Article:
In the mid-1960s, two radio astronomers, Arno Penzias and Robert Wilson, detected leftover, cooled down radiation from the early Universe by carefully scanning the sky with a device called the Holmdel Horn Antenna. Their discovery of what was later called the cosmic microwave background radiation (CMB) is important evidence in support of the Big Bang theory and won them the Nobel prize.
The horn antenna, which is located in Holmdel, New Jersey, is now a recorded as a historic landmark by the United States National Park Service.
Image: The Holmdel Horn Antenna (credit: NASA)
This device was used to discover the cosmic microwave background radiation.
Arno Penzias talks about detecting ancient cosmic radiation.
Arno Penzias describes observations (made with Robert Wilson) using the Holmdel Horn Antenna. These observations would later be identified as the cosmic microwave background radiation (CMB).
Scientists map the early Universe.
The astronomers Arno Penzias and Robert Wilson discovered the cosmic microwave background (CMB) radiation by chance in the mid-1960s while using the Holmdel Horn Antenna in New Jersey to map the sky. The CMB was later mapped with satellites, including the WMAP probe.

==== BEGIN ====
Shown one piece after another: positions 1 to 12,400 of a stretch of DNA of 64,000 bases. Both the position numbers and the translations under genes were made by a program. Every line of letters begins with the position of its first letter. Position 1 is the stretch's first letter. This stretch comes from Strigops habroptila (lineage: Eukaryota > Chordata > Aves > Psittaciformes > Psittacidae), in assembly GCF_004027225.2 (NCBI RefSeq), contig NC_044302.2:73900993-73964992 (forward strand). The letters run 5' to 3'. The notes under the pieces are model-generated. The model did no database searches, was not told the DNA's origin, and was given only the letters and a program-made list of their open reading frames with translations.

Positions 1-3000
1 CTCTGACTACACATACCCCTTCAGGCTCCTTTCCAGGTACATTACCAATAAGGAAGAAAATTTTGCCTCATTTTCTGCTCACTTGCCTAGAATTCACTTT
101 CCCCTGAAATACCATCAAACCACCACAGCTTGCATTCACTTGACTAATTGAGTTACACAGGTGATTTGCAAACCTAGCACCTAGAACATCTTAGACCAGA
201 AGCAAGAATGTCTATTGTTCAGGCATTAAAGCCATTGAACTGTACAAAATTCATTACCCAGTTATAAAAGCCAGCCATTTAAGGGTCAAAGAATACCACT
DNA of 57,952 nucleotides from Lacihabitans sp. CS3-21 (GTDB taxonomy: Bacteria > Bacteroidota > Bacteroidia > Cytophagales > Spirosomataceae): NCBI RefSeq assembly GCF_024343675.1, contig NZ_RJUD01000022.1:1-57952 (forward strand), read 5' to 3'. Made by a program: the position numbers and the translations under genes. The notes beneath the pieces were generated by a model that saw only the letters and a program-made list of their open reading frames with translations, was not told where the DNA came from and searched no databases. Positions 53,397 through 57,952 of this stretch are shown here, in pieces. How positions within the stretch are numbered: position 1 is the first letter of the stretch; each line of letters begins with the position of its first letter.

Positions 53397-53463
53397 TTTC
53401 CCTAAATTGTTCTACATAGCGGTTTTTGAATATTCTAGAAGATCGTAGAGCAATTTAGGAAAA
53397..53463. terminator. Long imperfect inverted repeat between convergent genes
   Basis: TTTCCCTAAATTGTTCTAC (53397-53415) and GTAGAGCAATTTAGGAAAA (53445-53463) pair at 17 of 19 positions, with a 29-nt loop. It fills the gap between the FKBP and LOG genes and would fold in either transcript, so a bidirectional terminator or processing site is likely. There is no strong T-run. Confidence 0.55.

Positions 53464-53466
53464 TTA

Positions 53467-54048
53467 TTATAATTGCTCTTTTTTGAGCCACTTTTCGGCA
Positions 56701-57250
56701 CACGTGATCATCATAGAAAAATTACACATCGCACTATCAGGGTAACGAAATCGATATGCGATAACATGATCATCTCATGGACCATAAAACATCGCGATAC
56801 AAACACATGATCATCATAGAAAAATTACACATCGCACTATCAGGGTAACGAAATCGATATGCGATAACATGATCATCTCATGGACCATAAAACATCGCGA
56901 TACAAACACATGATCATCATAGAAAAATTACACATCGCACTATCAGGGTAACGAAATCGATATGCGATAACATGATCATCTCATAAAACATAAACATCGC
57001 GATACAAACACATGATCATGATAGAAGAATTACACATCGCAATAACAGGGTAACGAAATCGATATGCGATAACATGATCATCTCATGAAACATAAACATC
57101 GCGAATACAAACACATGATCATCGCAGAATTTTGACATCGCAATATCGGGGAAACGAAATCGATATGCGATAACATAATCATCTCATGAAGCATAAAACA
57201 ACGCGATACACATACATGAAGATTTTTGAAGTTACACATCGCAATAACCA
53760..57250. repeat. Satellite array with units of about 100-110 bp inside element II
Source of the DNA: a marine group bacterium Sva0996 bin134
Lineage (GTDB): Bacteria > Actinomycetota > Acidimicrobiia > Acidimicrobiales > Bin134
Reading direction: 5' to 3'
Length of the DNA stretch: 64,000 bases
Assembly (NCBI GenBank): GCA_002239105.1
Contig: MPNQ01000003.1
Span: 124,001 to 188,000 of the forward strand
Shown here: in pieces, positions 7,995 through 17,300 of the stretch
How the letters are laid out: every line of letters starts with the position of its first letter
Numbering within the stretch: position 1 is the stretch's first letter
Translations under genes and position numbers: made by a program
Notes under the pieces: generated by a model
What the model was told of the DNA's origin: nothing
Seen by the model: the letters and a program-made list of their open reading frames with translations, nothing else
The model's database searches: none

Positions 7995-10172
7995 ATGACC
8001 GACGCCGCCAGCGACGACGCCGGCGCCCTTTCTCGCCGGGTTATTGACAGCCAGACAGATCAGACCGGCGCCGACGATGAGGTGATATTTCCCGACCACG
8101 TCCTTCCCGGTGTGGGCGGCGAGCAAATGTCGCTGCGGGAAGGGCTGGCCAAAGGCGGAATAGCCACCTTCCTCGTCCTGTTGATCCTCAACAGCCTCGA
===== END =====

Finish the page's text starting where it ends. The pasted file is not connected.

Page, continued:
The Holmdel horn antenna is a large horn antenna that was used as a radio telescope at Bell Telephone Laboratories in Holmdel Township, New Jersey. It was designated a National Historic Landmark in 1988 because of its association with the research work of two radio astronomers, Arno Penzias and Robert Wilson. In 1965 while using this antenna, Penzias and Wilson discovered the microwave background radiation that permeates the universe. This was one of the most important discoveries in cosmology since Edwin Hubble demonstrated in the 1920s that the universe was expanding. It provided the evidence that confirmed George Gamow's and Abbe Georges Lemaitre's "Big Bang" theory of the creation of the universe. This helped change the science of cosmology, the study of the history of the universe, from a field for unlimited theoretical speculation into a discipline of direct observation. In 1978 Penzias and Wilson received the Nobel Prize for Physics for their discovery.
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